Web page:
Making It Work

My Life of Hard-Won Achievement

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Christina Guerola Sarchio

Photo of Christina Guerola Sarchio courtesy of Giggingslegal

As a first-generation American, seeing my parents work long hours, including holidays and weekends, for very basic pay instilled in me the work ethic, self-sufficiency and perseverance that have greatly helped me in my career. Given how hard they worked and the challenges they faced as immigrants from Spain, I always felt that any obstacles placed in my path paled in comparison. While it hasn’t always been easy and I have faced a variety of challenges as a Hispanic woman, a military spouse and a working mom, it certainly has been rewarding.

I was fortunate in that I had great success early on in my career as a prosecutor in the Manhattan district attorney’s office. The DA’s office was a melting pot where no one paid attention to your background, gender or ethnicity; they just cared about whether you could try a case, work under pressure and ensure that nothing fell through the cracks. It was an environment I thrived in, and it helped me develop confidence in my ability as a lawyer.

That confidence was tested, however, when I moved to a small law firm and, for the first time, experienced racism and sexism firsthand. While I had seen my parents encounter discrimination, I could not believe that lawyers—educated individuals who took an oath to uphold the law—could not see beyond my gender and ethnicity. Working there was demoralizing. But I kept at it, believing I just had to work harder to prove myself.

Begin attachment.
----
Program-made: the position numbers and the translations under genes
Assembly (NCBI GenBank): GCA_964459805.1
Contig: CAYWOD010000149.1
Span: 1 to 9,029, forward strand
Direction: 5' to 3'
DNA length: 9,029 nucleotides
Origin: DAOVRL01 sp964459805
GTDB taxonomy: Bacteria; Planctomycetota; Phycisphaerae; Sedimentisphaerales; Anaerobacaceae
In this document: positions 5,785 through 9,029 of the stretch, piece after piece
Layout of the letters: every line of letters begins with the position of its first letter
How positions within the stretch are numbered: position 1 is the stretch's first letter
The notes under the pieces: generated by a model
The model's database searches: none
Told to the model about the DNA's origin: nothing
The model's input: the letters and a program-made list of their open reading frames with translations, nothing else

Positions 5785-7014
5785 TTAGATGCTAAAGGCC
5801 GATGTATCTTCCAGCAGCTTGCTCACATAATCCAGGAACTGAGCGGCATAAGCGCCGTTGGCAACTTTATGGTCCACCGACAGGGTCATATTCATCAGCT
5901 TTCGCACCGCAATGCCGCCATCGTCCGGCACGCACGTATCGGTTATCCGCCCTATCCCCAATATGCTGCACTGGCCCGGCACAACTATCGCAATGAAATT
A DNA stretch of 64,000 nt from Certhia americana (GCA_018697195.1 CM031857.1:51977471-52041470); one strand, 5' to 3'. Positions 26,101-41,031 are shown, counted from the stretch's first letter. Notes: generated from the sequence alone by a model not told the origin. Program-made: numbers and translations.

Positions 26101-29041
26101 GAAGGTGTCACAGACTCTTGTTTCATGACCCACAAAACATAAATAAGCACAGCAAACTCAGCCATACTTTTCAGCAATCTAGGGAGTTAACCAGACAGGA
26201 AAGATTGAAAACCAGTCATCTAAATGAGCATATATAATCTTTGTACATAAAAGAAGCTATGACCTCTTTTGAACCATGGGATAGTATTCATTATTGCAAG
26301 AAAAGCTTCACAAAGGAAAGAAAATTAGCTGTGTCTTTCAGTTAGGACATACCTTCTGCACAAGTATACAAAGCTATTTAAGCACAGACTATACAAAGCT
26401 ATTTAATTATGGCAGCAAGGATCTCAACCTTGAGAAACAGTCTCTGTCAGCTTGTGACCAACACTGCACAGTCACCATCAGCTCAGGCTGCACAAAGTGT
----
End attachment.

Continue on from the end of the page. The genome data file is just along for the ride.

Eventually, I realized no matter what I did or how hard I worked, I wasn’t going to change their narrow minds. I decided it was no longer worth the effort. And while I considered going back to government practice, believing that perhaps I was just not meant to succeed in a law firm setting, I decided to give it one more try at a larger firm with a seemingly greater commitment to diversity. I have remained in private practice ever since. While you can never fully escape from people’s biases and misconceptions, I found the secret to success is to identify people—and, importantly, clients—who appreciate what I bring to the table, value diversity and treat others with respect.

During the course of my 20-plus-year career, I have seen many lawyers face their own unique challenges at some point in their careers. Sometimes because of discrimination, sometimes because of personality conflicts, and sometimes just because. Too often, I see talented women and minority lawyers try to put up with a bad situation, believing as I once did that they just need to work harder. But this eventually wears them down and leads them to abandon law firm life, if not the practice of law.

In situations like these, I try to encourage people to seek out mentors and champions, and not be afraid to stand up for yourself. With women in particular, the struggle to balance family and career can be overwhelming at times. It takes creativity, flexibility and the willingness to both ask for and accept help when you need it. But it also takes recognition that sometimes it is just not a good fit where you currently are, and it in no way reflects any failing or lack of ability, and certainly doesn’t call for withdrawing from law practice.

In the end, I wouldn’t trade those earlier painful experiences for anything because they helped get me where I am today. I’m on the board of one of the most inclusive firms in the country, have great clients and am constantly reminded why I chose this profession. As they say in A League of Their Own: “If it wasn’t hard, everyone would do it. It’s the hard that makes it great.”

Christina Guerola Sarchio is a member of Orrick, Herrington & Sutcliffe’s board of directors and focuses on general business litigation, class actions and white-collar criminal defense.

Making it Work is a new column in partnership with the Working Mother Best Law Firms for Women initiative in which lawyers share how they manage both life’s challenges and work’s demands. Visit for more.

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